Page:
how much does a sewing machine cost

Unlocking the Cost Secrets: Your Ultimate Sewing Machine Buying Guide

You can find sewing machines across a broad spectrum of prices, ranging from budget-friendly models priced under $100 to premium machines with price tags reaching into the thousands. The price is influenced by factors such as brand, features, and machine category.

In a nutshell, here’s a quick pricing overview:

  • Basic mechanical: $50 – $200
  • Computerized: $150 – $700
  • Overlocker/Serger: $150 – $500
  • Quilting: $400 – $1,500
  • Embroidery: $300 – $5,000+

Want to know how to choose the perfect sewing machine for your needs and budget? Read on for the full scoop!

Sewing Machine Pricing Breakdown

The sewing machine market offers options to fit every skill level and budget. From simple mechanical models to advanced computerized machines loaded with features, there’s something for everyone. Let’s explore the different types and their typical costs.

Mechanical Sewing Machines

Mechanical sewing machines represent the most fundamental and budget-friendly choice, ideal for newcomers or occasional sewers. These machines are manual, requiring you to adjust settings like stitch length and tension. Most offer just a few essential stitches like straight and zigzag.

You can find reliable mechanical models from brands like Singer and Brother in the $50 to $200 price range. While limited in features, they’re an excellent way to learn the fundamentals of sewing without a major investment.

Computerized Sewing Machines

Computerized Sewing Machines
Photo credit: pexels

As the name suggests, computerized sewing machines are equipped with built-in computers that automate many functions. These models offer a wide range of stitch options, adjustable settings via LCD screens, and helpful features like automatic needle threaders.

Computerized machines start around $150 for basic models and can cost up to $700 or more for those loaded with advanced features like alphabet stitching, specialized feet, and bigger workspace areas. Popular brands in this category include Brother, Janome, and Husqvarna Viking.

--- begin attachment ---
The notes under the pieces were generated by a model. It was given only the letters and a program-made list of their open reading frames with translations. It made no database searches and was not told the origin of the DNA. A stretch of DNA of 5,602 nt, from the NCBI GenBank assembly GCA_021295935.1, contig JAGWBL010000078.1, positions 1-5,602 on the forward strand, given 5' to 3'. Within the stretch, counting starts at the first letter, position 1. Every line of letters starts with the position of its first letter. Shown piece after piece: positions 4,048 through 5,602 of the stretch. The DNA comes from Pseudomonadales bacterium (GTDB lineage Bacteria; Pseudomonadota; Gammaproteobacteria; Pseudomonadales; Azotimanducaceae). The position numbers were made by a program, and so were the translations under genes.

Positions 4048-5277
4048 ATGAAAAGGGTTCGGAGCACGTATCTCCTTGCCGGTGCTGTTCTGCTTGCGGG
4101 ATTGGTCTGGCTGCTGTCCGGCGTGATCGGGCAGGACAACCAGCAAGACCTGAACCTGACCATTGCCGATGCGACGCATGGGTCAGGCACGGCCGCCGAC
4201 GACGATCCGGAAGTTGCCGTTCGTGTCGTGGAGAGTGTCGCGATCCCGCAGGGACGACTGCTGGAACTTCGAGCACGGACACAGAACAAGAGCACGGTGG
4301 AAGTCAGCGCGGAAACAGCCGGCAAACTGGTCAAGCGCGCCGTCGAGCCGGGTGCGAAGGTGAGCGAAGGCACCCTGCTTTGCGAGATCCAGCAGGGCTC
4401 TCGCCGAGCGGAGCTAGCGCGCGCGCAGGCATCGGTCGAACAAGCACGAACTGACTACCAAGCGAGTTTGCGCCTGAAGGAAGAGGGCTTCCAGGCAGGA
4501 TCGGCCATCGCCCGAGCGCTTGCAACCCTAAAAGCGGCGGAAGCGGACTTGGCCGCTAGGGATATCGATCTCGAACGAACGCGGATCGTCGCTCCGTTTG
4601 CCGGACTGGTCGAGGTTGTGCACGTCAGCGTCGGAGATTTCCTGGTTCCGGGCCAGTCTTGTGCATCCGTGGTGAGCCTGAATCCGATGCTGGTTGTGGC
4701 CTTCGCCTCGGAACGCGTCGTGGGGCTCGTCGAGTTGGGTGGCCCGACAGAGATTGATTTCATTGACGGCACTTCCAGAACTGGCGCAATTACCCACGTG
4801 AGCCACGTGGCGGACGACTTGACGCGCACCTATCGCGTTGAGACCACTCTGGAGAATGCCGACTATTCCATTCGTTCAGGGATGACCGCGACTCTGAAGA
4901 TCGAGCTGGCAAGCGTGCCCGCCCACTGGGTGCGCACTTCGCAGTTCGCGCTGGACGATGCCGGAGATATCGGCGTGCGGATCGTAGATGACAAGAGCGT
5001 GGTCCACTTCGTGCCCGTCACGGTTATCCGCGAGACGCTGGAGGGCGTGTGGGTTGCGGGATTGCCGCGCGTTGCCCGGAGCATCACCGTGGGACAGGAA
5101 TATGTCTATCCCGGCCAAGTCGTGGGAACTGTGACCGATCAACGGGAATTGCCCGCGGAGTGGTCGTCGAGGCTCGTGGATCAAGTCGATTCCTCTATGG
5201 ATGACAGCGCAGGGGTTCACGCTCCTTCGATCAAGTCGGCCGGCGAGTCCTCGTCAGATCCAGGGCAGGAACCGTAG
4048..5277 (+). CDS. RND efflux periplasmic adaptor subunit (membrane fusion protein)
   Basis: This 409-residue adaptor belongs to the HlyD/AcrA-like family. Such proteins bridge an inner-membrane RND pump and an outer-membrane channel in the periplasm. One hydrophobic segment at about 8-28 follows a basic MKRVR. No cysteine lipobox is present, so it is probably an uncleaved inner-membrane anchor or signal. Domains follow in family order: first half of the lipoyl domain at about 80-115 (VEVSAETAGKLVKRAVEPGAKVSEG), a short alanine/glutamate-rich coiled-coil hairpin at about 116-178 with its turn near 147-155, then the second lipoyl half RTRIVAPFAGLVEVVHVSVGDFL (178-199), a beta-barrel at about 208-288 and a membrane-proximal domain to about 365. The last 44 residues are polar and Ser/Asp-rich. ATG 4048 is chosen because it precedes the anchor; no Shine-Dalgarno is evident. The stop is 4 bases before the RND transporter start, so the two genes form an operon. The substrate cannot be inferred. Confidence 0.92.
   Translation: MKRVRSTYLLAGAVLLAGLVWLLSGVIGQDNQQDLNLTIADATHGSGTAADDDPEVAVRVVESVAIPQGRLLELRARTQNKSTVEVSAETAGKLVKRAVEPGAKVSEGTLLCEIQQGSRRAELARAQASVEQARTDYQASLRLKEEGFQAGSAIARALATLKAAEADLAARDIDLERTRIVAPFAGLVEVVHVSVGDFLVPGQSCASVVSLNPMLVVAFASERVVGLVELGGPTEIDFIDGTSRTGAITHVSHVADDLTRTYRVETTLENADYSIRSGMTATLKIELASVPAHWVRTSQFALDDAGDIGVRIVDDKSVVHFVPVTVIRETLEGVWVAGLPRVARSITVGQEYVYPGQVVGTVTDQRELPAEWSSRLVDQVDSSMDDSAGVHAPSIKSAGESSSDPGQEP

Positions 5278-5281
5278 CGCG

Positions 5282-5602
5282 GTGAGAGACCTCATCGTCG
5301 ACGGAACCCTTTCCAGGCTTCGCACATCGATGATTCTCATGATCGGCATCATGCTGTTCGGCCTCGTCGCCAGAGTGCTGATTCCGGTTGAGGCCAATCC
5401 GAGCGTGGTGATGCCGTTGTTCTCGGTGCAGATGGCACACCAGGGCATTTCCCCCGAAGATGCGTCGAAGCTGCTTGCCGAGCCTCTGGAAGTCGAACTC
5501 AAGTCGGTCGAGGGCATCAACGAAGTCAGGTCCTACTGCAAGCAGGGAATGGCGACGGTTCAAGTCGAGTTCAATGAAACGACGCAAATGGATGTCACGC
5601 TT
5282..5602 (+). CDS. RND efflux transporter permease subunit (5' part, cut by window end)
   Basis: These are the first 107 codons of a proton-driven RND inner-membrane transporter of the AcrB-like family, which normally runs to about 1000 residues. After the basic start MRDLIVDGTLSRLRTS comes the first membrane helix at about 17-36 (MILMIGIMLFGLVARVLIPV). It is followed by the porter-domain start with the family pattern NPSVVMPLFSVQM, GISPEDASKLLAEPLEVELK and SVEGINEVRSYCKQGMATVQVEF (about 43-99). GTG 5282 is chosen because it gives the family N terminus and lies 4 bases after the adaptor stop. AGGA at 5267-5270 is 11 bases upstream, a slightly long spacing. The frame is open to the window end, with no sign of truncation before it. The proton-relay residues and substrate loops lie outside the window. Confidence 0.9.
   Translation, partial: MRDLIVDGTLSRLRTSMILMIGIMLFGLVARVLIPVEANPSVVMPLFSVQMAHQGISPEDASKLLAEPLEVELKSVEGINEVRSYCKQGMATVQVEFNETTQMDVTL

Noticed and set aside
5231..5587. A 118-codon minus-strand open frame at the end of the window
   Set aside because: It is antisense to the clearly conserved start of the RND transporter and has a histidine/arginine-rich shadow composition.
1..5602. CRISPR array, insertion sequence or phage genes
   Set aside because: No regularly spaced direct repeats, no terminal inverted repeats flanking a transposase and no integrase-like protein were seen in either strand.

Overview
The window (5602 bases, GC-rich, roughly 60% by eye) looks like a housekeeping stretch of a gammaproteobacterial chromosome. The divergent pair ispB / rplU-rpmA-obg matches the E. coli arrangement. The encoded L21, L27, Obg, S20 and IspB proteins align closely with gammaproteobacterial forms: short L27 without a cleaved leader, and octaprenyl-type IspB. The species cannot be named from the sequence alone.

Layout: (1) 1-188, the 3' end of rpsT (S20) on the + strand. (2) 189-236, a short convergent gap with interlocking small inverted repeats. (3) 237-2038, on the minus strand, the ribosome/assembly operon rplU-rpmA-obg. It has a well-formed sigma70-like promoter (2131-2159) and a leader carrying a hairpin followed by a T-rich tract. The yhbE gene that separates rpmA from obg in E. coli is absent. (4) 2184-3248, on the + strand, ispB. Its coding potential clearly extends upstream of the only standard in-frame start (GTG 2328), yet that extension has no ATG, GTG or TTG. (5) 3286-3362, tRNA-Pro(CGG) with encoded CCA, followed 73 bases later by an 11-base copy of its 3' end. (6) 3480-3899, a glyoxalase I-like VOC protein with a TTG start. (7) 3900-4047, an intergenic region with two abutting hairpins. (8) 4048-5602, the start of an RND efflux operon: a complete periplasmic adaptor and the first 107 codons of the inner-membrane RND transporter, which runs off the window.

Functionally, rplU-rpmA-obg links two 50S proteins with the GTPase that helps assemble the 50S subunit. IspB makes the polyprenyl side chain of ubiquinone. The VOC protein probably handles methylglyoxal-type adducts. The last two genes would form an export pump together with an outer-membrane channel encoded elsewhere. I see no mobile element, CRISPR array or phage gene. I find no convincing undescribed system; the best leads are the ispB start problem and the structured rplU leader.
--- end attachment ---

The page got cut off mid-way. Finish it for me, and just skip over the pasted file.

Sergers and Overlockers

Sergers, also known as overlockers, are specialty machines that trim seam allowances and overcasts the edges to prevent fraying. They create professional-looking finishes and are great for sewing knits.

You can find decent basic serger models starting around $150, with higher-end overlockers from brands like Baby Lock costing $500 or more. Combination sewing/serger machines are also available.

Quilting Machines

For avid quilters, investing in a specialized quilting machine can be well worth it. These large machines offer bigger workspaces, throat space, and features tailored specifically for quilting like programmable stitch regulation.

Entry-level quilting machines start around $400, while high-end models with professional features like stitch regulation can cost $1,500 or more. Brands like Janome, Brother, and Bernina dominate this market.

Embroidery Machines

If you want to add embroidery designs to your projects, you’ll need a machine with embroidery capabilities. These can be combination sewing/embroidery models or standalone embroidery-only machines.

Embroidery machine pricing is all over the map, ranging from around $300 for basic models to $5,000 or higher for top-of-the-line machines with large embroidery fields and advanced editing features. The most premium embroidery machines are primarily marketed to professional embroiderers and monogramming businesses.